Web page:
The internet of things (IoT) is a vast network of “things” or gadgets connected to the internet, allowing them to communicate with one another. Another technology that will help to bridge the gap between the physical and digital worlds is the Internet of Things (IoT). By the end of 2021, there were roughly 31 billion IoT devices in use, and that figure is likely to continue to rise. Although the ability to link gadgets to the internet isn’t new, we’re now connecting more “things” than ever before.
New relationships will emerge between things and other things, things and people, and people and other people as a result of the Internet of Things, all with the goal of making our lives easier, more efficient, and effective. On a larger scale, IoT will play a vital role in transforming us into smart cities. IoT will make our cities more efficient, cost-effective, and safer places to live with the help of sensors.
Our Digital Future
Emerging disruptive technologies (EDTs) are projected to revolutionise military capabilities, strategy, and operations in the future. General M. M. Naravane, the head of the Indian Army, urged the country’s armed services to “pay enough attention to the available disruptive technologies that have dual-use and are driven by commercial entities and innovations,” emphasising the necessity for their adaptation to the “Indian context.” As part of this effort, India’s major defence technology supplier, the Defence Research and Development Organisation (DRDO), is said to have established a commission tasked with improving its efficiency by reappraising its 57 laboratories and decreasing technological overlap.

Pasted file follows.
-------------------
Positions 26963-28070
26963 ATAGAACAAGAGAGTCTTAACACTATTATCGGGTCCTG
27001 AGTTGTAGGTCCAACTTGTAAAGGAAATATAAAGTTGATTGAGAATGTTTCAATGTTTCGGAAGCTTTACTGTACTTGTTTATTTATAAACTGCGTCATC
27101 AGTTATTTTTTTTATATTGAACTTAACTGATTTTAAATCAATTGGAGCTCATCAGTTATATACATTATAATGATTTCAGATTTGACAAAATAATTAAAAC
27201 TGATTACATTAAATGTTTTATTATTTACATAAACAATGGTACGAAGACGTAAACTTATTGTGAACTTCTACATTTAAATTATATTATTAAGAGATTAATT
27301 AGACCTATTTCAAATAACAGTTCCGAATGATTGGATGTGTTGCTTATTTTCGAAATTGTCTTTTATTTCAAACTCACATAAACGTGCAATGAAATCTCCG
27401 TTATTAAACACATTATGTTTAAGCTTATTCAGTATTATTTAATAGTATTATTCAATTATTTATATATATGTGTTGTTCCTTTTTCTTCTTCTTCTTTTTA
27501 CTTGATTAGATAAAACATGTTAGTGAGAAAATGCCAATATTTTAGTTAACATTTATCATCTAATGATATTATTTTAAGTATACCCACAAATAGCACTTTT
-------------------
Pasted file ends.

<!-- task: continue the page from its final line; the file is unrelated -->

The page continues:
Disruptive Technologies, Militaria and NATO
Artificial intelligence (AI), autonomous weapons systems, big data, biotechnologies, and quantum technologies are transforming the globe including NATO’s operations. For NATO and the Allies, these and other emerging and disruptive technologies (EDT) pose both hazards and opportunities. As a result, NATO is collaborating with public and private sector partners, academia, and civil society to develop and deploy new technologies, build the Allied industrial base, and retain NATO’s technological edge.
- Innovative technologies are giving NATO military new options, allowing them to become more effective, resilient, cost-effective, and long-lasting. These technologies, on the other hand, pose new military and civilian risks from both state and non-state actors.
- NATO is working with Allies to build innovative and agile EDT policies that can be implemented through actual, meaningful activities in order to take advantage of these opportunities while also countering these dangers. NATO intends to preserve its technological edge and military dominance by collaborating more closely with relevant partners in academia and the commercial sector, assisting in the deterrence of aggression and the defence of Allied countries.